Despite these advantages, you can’t protect what you don’t know. At the same time that we create a trusted space for consumers, we also create a protected space for the raw data. This separation of concerns enables us to trust our security, even when data becomes “truly sensitive.”

We follow a three step onboarding process at Immuta:

  1. Onboard the data into its own database with tightly controlled credentials. For example, data synced by Fivetran would live in its own database, while custom data loads would exist separately. At Immuta, we create these databases with Terraform and only allow our core data engineers access to their credentials.
  2. Classify the data with the internal metadata framework. If the data has personal or privileged information, we need to capture and record it so that metadata-driven protections can later be applied. We use dbt to record this information.
  3. Register the data with Immuta to create policy-compliant views in Snowflake. Finally, we register it with Immuta, which will automatically apply policies once the associated metadata is also uploaded. In most cases, this will happen automatically.

All “production” data access, even by transformation tools, will be done after access controls are implemented in Immuta. This ensures a hard isolation of the raw data assets and also enables changes to propagate through downstream pipelines, such as dbt workflows. 

Creating roles for a reason

So far, I’ve discussed two types of roles: a general consumption role (PUBLIC) and a set of engineering-only roles for raw data ingestion. But there are many times when baseline policies don’t match the requirements of the business. This is the perfect use case for a third kind: the project role.

In Immuta, projects can be thought of as dynamic schemas with their own unique user base and policy logic. They are very useful for organizing data or creating data “clean rooms” that can be shared more broadly. Some example use cases for projects include:

  • Creating a temporary development space for a data scientist who wants to try doing some custom modeling with a data science tool like Dataiku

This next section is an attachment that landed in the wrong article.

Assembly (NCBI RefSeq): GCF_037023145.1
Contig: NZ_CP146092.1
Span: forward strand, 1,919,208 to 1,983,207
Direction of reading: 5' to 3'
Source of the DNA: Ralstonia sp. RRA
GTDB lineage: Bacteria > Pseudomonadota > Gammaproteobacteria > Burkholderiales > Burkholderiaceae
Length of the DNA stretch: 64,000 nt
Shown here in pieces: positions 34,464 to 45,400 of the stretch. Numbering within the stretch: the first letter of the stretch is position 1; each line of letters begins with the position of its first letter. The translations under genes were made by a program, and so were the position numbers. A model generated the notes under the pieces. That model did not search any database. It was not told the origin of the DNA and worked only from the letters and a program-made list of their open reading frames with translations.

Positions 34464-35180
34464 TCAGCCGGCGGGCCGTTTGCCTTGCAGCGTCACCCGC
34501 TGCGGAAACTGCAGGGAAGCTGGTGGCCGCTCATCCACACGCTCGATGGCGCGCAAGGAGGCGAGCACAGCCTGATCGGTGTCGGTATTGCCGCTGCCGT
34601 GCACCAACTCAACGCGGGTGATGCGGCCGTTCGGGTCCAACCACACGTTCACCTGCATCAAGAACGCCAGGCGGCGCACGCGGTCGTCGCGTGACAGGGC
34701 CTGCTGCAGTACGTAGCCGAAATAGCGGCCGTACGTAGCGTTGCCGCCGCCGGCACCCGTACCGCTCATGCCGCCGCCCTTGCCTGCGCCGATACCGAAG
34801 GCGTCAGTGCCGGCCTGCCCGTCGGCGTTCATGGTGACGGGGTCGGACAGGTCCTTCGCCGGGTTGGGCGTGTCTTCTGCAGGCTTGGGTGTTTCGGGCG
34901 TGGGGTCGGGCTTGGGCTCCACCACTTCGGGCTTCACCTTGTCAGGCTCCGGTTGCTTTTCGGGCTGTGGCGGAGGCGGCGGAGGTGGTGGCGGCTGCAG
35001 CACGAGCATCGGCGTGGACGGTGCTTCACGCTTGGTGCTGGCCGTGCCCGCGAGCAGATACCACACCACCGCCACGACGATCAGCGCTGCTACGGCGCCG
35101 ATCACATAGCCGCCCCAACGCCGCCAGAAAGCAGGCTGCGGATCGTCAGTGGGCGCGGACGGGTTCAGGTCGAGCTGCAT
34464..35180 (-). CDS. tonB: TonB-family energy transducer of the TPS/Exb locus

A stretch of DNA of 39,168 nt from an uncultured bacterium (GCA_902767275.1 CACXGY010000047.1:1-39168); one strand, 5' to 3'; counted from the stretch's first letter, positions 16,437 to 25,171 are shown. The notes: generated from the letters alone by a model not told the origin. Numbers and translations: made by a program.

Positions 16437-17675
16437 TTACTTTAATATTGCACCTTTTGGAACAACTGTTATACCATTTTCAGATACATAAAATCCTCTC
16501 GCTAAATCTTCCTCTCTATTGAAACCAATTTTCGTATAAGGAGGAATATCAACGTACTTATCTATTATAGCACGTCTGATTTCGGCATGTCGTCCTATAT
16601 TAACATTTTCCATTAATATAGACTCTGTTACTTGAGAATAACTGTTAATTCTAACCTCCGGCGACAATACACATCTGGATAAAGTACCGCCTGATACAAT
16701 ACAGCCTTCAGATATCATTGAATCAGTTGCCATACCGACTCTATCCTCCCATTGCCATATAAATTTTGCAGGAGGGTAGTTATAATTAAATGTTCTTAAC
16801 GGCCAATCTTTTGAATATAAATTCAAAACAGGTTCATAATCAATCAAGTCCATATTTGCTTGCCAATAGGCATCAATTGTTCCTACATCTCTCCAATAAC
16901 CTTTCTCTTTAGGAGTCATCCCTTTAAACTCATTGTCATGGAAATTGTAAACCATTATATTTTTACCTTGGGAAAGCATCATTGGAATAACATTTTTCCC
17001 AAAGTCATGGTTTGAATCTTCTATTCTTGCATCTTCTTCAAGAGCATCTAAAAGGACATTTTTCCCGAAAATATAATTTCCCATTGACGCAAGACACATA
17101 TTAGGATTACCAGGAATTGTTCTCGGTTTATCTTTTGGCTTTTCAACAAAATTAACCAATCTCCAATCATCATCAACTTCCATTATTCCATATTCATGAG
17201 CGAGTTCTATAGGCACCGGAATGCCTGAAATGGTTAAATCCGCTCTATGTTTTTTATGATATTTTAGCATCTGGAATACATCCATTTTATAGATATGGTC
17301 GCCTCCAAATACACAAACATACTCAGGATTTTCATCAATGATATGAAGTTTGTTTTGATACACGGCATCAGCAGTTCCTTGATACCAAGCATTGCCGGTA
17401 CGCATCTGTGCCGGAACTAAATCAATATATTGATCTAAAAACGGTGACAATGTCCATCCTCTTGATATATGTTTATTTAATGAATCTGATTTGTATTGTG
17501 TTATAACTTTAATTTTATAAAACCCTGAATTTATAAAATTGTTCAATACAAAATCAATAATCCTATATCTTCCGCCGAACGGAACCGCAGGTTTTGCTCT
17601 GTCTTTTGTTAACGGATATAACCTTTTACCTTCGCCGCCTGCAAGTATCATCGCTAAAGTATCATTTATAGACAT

• Scoping access control permissions to a data unloading tool, such as Census, so that not all users have access to all data and it can be revoked by administrators 
  • Creating an isolated connection string for a BI tool, such as Looker, to provide elevated permissions to sensitive data assets

Each Immuta project can generate a Snowflake schema and role, which can then be granted to other users. Access policies can also be repealed in a project context. For example, a certain use case may require unmasked access to personal data. 

The “baseline policy” pattern, combined with an as-needed project workflow, enables a highly evolvable data platform with respect to policy enforcement. Rather than trying to build a role structure that won’t last through next month’s re-organization, our team is able to write policy that effectively implements access controls and can be updated on an as-needed basis. 

Conclusion

By creating a safe general space and focusing protection on entry points and privileged areas, an amusement park enables the free movement and activity of its attendees. In the same way, the approach we have implemented on Immuta’s data team enables the safe exposure of all of our data assets, without solidifying today’s governance decisions in the data model. Although our policies are certain to evolve — we may start masking this type of data, or restrict access to those types of sources — we will not have to re-architect the database or review a cadre of roles: all that will need to change is the relevant metadata and global policies.